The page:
Protecting enterprise data today is more important than ever today. Why?
For one, data is driving the modern digital transformation of enterprises. Second, it’s become clear that an organization’s second most critical asset—after its people—is its data. Third, enterprises regardless of industry or vertical are mining all of this data with analytics for new revenue streams.
So where does backup rank in all of this? It should rank pretty high but often it doesn’t.
Let’s look at a few numbers. The amount of data stored by businesses increases by 60 percent each year. The digital universe more than doubles every two years and will balloon 10-fold to 44 trillion gigabytes in 2020 from 4.4 trillion gigabytes in 2013.
This is an astounding amount of data that must be backed up and protected in case of hardware/software failure, malicious actors, human error, or natural disasters and the like. And 45 percent of overall storage capacity is dedicated to backup and archiving data. Additionally, 82 percent of companies have at least 10 copies of their data backed up or archived.
Data protection is a top IT priority, but investments rarely align with intent
Given the critical importance of data in our hyper-connected age, it stands to reason that your data protection processes and technologies are keeping pace. But in fact, even while the importance of data has grown exponentially for many companies, their approaches to backup and archive have not. It’s been sort of a “set it and forget it” approach, which is fine so long as it works. The problem is, as the three V’s of data—volume, variety and velocity—continue to expand in an enterprise, traditional backup and archive methods cease to work. And if they do work, they’ve become cripplingly expensive.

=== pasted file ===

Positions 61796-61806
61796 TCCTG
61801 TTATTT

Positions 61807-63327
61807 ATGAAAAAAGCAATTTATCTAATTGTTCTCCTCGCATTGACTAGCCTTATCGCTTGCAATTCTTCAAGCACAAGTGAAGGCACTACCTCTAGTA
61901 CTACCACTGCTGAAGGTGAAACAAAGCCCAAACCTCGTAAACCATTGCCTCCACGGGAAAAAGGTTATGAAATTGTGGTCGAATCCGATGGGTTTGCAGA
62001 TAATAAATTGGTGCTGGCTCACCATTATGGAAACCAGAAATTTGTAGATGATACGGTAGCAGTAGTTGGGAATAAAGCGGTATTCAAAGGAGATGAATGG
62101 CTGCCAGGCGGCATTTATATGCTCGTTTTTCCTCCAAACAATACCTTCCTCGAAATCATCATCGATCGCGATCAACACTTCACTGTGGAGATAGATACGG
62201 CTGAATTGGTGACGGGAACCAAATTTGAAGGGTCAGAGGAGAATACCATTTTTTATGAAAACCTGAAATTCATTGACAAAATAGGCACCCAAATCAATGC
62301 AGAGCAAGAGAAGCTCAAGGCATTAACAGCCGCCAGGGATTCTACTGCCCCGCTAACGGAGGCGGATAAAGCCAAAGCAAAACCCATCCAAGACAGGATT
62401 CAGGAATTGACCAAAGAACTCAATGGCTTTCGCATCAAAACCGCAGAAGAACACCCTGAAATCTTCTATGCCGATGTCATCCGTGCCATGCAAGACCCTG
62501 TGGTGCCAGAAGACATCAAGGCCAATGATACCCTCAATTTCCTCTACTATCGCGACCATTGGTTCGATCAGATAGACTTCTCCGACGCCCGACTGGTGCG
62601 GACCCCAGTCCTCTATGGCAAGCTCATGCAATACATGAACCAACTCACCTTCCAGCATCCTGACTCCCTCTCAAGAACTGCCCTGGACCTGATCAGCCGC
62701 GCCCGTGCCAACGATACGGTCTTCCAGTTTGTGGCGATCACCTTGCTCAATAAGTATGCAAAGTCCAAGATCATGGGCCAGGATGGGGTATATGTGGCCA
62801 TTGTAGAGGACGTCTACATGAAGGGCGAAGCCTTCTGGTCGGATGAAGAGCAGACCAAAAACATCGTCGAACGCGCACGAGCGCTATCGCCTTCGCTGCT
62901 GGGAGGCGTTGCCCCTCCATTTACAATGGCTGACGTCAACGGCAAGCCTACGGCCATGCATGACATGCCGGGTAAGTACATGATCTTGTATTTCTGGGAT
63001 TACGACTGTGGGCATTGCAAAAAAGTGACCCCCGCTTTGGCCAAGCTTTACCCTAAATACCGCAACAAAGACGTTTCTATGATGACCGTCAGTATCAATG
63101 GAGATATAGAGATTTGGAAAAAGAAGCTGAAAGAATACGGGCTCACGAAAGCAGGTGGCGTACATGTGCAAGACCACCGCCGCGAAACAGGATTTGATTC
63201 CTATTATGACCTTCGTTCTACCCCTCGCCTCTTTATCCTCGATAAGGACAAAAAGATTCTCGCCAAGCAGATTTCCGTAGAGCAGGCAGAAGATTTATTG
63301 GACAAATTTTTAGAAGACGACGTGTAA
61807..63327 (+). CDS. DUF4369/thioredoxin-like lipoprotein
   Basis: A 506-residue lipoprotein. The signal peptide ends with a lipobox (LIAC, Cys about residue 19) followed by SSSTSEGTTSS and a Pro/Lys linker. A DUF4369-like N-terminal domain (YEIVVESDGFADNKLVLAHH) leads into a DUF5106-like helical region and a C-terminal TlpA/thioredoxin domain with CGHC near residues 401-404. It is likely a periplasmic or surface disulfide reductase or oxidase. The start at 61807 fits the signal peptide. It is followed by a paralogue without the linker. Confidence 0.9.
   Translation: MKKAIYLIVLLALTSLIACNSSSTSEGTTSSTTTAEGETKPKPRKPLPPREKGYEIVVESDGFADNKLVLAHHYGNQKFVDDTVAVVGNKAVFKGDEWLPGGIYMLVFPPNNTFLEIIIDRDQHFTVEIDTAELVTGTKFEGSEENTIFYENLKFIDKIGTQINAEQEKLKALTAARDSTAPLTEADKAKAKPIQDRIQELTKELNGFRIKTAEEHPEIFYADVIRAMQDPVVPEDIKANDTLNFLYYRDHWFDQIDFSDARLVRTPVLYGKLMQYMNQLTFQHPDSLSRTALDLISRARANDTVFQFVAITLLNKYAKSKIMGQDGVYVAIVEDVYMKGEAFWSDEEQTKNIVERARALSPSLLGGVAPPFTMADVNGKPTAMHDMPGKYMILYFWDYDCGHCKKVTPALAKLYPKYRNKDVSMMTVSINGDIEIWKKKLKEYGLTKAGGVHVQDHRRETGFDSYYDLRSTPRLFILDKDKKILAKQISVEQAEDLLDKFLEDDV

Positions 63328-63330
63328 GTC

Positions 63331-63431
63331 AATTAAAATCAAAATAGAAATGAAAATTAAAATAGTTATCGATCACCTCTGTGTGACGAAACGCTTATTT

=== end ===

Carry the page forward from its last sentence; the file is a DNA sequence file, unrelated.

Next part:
More often than not, the trigger for a backup/archive technology reassessment is spurred by the high expense of maintaining and storing all of this backup data. These costs have, over time, grown into a massive line item in the budget. So there’s an inherent tension between the need to capture, store and mine all of this data and the often-outdated processes and ever-growing expenses of backing up and archiving this data.
In fact, traditional backup is, from what Hedvig sees among our customers, still a top-three IT priority, yet time, effort, and investment fall in importance against all the other critical tools and processes that comprise the modern data center. Part of this is also due to the fact that many modern storage technologies have data protections built in, and, while they’re not strictly backup, they are pretty good methods of safeguarding data.
As such, in today’s modern age, there are in fact two distinct ways to think about backup. First, you can do it the way you’ve always done but employ a more modern, software-defined approach that yields many of the benefits mentioned above. Or, second, if you’re a progressive, bleeding-edge IT shop, you can reduce your reliance on backup by using more of the data protection mechanisms built into many modern infrastructure tools and applications.
Yet even in this second case you wouldn’t want to eliminate backup entirely. Backup is analogous to mainframes—they’re never really going away. It is still the last resort and can be a business lifesaver (opens in new tab) in the event of a ransomware attack or a power outage. A number of companies have been able to avoid expensive extortion attempts because they had backups and could restore to a previously known state.